Sunday, January 30, 2011

Ah Swell, Seed Starting is Upon Us

Our Camellia sasanqua 'Yuletide' is here with its annual flush of color and we have several Hellebores blooming too. This means that is time to get ready for our annual pilgrimage to Seattle in February for the Northwest Flower & Garden Show. I am hoping this year my husband and I will have more fun than ever, but we just never know since my chronic illness—a mysterious malady—can make me miserable quite quickly.
As I sit and drink my special tea, the one I only drink when I need to feel the warm embrace of my Parisian friends and the happiness of what brought my husband and I together, I only do so as if to hold a warm security blanket. I say this because January has been a really difficult month of me, oh, and if you'd like to know the tea, its Mariage Frères "Pleine Lune."

Despite the ongoing pain from continual swelling, and the fear of having a swollen neck that can make it difficult to swallow, and sometimes breathe, I have continued to keep my hands and my mind occupied with garden-like crafts. Sales of my online boutique shops have continued, and the kids have kept coming. What I have learned from being sick like this off and on now for 10 years is that you have to simply keep going. Doing this is so hard at times because on the other hand you must learn to let other things slide. For a Virgo perfectionist like me, this has been heartbreaking and it is my real daily struggle.

I'd wanted to have had these finished a few months ago, but they are finished now and I am really happy to have made them. This is the only complete accordion seed book so far, but I learned a great deal from making it. It looks really nice too and I am so pleased with it.
These origami boxes are for seed collections too. I made these while watching a 007 movie marathon a few weeks ago. I'd wanted to roll up seed tapes in them but when the seeds were applied to the paper strips, they were simply too big. Guess I need larger origami paper!
Lastly, these are large stakes I've painted with chalkboard paint. I am not sure if I would use them outside since the chalk comes off with water so easily, but nevertheless, they look really cute. I highly recommend making some of these if you have any kind of garden themed party this upcoming season. You can get the paint at craft stores in all kinds of crazy colors. Folks also plant planters with the stuff, and I have some I've been making too, but for some reason I am thinking that the pots will chip off. We'll see and I'll let you know.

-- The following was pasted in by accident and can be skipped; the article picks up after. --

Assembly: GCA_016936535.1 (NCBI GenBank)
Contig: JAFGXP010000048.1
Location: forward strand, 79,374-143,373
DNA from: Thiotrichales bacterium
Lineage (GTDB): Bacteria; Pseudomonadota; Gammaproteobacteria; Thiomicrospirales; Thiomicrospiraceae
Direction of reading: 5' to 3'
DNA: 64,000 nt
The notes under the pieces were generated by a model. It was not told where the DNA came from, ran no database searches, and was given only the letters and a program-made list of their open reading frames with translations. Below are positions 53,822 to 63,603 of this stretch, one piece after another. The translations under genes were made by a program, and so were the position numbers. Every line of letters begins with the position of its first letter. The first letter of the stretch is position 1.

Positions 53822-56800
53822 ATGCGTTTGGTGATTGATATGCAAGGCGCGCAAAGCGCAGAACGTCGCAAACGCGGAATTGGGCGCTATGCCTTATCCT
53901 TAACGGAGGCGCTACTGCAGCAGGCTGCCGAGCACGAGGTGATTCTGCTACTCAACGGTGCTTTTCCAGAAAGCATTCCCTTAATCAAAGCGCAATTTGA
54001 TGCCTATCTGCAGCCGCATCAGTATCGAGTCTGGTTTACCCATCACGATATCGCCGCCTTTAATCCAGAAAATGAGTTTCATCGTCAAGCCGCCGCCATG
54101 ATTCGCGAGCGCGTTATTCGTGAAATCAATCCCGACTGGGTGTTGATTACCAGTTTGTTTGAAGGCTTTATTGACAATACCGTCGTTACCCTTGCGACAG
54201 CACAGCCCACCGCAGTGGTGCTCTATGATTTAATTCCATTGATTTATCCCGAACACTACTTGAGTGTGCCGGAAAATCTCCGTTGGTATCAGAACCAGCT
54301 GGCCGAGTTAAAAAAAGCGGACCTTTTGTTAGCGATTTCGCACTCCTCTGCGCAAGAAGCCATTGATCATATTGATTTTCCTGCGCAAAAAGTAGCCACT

So January has been a rough time, but I have completed some goals, despite having to neglect some others. Never giving in, and never giving up can really wear a person down and I am so concerned that this year my seed starting will end up like last year's. Many of the seedlings didn't make it because I was too wrapped up in being a new foster respite provider. This year I will really need to find the balance between my needs and those of the kids.

The last year has taught me much about empathy. I empathize too much with everyone and it is really draining. Some of us are just very empathetic and although it is a skill set, it must be used responsibly.

The kids in therapeutic foster care often have little empathy for others because of what they have experienced in their lives. This is a huge challenge for many of them. Some will learn to trust others enough again in the future to really open up and feel what others feel, but others will not. My job is to be a good role model, and not to over empathize with them. I need to teach them skills and help their confidence. This is how gardening fits into the big picture and this is truly my New Year's Resolution.

With that, we begin the seed starting season: Gardening Skills 101.

If you would like to see the list of seeds I'm starting this year, please visit the tab that reads Seed Starting 2001 to the right of the HOME button above this post. 

Friday, January 21, 2011

Short Wait for Community Garden Plot

For years now I have considered signing up for a plot, and I have had plenty of folks encouraging me along the way, but it wasn't until just last month that I added my name to the wait list. This may seem like a silly idea since my garden here at home keeps me busy, but I have a few different reasons for doing so that really changed even my own mind concerning the subject.

Now that I have been contacted about a 200 square foot plot about 1.5 miles from my home, I am ready to post my reasons for doing this bold garden expansion.